At the end of our lives there is a mixture of feelings. The sadness is that our potential is gone. The happiness is that we can look back at all that we have accomplished with a feeling of pride, knowing that we have taken the time we were given to build ourselves, to make our potential real.

This pattern of potential and reality is behind the experience of every creative process as well. When you begin an artistic work, whether it’s a painting, a sculpture, a book or anything of the sort, you have infinite potential. The creative process can lead you down any path; there are endless possibilities of what you can make.

However, in order to make something real, you must decide on only one thing to make. You must limit the endless potential in order to make something real.

This process mirrors G-d’s creation of the world.

Rabbi Moshe Chaim Luzatto (the Ramchal) states that G-d is infinite and therefore has the ability to create any type of world that He chooses. However, out of all the endless possibilities, He chose to create this world, the we all exist in.

Potential is beautiful, majestic and infinitely precious. We all understand the value of potential. However, the weakness of potential is that it’s just that, potential. It’s merely theoretical. The greatness of something that has been actualized is that it’s tangible and real. It’s beautiful in that it’s real, but it’s still important to realize that it’s limited to what it is. It could have been anything else — there were endless possibilities. However, it’s now the specific and unique form that the artist chose to create.

The ultimate challenge is to limit infinite potential for the ability to create something real.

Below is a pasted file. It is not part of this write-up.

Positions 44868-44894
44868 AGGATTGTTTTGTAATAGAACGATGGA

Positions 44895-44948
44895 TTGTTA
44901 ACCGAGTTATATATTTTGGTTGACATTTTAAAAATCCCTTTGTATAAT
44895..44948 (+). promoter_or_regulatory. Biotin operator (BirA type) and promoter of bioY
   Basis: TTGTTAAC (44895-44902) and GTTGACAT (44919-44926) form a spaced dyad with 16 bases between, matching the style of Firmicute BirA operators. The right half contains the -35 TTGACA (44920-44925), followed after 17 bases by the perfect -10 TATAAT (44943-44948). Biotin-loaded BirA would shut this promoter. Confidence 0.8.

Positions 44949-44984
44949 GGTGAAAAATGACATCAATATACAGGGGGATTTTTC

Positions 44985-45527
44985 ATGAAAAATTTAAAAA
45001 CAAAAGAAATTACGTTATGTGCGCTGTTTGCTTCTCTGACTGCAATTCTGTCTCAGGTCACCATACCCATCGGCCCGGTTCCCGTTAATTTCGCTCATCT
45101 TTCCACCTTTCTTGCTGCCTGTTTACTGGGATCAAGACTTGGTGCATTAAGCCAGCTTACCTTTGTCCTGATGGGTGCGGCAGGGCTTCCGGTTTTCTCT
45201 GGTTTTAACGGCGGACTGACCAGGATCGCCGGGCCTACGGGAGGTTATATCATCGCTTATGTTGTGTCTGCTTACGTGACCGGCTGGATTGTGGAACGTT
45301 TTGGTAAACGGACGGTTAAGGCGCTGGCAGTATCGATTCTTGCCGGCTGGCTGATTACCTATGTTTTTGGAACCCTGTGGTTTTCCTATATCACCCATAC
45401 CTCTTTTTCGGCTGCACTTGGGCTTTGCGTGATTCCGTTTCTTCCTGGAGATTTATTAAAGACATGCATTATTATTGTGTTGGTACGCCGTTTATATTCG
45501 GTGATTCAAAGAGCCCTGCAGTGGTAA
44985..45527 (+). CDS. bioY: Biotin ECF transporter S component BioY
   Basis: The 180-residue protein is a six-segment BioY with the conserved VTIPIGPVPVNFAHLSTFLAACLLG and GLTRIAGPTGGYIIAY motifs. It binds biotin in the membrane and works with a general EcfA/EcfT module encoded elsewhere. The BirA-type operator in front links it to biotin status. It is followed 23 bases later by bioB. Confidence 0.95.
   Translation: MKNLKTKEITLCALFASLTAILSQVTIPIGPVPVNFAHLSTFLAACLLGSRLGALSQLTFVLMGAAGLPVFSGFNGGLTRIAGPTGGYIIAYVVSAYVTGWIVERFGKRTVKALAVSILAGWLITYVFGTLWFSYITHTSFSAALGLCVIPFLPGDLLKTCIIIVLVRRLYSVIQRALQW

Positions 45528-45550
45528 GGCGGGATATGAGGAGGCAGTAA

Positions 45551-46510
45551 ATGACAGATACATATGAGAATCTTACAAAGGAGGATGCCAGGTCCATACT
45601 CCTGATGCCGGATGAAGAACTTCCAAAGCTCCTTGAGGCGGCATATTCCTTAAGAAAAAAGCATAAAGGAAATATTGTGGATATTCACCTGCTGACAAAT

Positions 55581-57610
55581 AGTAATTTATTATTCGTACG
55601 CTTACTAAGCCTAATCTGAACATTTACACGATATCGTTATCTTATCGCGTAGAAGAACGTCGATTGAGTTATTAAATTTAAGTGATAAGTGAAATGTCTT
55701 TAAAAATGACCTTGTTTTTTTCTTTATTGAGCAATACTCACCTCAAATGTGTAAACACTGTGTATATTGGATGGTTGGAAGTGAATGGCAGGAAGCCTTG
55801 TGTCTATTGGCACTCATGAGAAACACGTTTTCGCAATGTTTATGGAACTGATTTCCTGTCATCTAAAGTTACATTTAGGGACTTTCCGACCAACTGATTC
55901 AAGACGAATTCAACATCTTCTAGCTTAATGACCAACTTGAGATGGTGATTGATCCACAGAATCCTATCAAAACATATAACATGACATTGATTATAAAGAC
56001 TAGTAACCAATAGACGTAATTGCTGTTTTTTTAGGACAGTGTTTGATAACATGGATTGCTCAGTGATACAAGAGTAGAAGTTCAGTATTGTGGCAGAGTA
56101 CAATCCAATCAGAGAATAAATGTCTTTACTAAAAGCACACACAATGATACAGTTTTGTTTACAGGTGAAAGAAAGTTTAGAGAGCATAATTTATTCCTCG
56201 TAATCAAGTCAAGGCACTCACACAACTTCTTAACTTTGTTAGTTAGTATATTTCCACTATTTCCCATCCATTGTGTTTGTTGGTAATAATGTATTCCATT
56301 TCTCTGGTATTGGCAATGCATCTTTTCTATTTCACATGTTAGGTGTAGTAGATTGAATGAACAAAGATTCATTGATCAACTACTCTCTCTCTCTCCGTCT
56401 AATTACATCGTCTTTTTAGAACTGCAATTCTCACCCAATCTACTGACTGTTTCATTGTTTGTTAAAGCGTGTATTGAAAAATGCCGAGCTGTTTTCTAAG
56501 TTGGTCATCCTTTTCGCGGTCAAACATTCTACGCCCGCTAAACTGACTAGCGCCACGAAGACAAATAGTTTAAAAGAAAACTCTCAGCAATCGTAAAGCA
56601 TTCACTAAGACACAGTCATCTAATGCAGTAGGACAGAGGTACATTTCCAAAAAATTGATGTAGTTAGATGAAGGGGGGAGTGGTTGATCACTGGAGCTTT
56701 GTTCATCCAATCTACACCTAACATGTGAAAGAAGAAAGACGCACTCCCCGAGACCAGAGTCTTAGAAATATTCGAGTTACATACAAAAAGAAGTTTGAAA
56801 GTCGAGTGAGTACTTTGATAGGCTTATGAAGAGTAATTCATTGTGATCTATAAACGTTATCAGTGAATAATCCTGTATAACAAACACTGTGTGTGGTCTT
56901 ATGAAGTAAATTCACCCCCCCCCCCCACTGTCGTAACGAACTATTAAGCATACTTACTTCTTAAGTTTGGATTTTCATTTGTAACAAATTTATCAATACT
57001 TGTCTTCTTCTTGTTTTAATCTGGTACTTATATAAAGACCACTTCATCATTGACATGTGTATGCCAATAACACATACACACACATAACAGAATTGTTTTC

Imagine if a wealthy and generous person offered you any amount of money in the world. “Just quote me a number and I’ll give it to you.” he says.

Your mind races as you think about the amount of money you can request. Ten thousand dollars? A million? Let’s say you finally decide to say five million dollars, and he hands over the money.

The pleasure of that decision is that you are now five million dollars richer. The pain is that you don’t get a single dollar more. You could have said six million, or five hundred million, or seven trillion. The list of potential numbers is never-ending.

However, much like the farmer in our introductory story, if you can’t sacrifice potential for actual, you’ll end up with nothing. This struggle is a difficult one, pervading all areas of life. You’ll often hear people say, “Why marry this person, perhaps the next one who comes along will be better?” “Why take this business offer, maybe the next one will be better?”

When we fall prey to this line of thinking, we end up with nothing.

We like to fantasize about perfect futures, ideal living conditions and ultimate relationships. However, sometimes we get so caught up in dreaming about a better life, that we don’t end up living it. This is a life trapped in potential, without ever making that potential a reality.

Potential is beautiful, but only inasmuch as we utilize it, only in how we bring it to fruition. We must be willing to start with what we have, where we are, and work our way from there.

May we be inspired to actualize our potential to the fullest extent, to choose the real over the fantasy, and to prepare ourselves for the ultimate summer.

IJN Columnist | Rabbi Shmuel Reichman | Founder & CEO, Self-Mastery Academy

Leave a Reply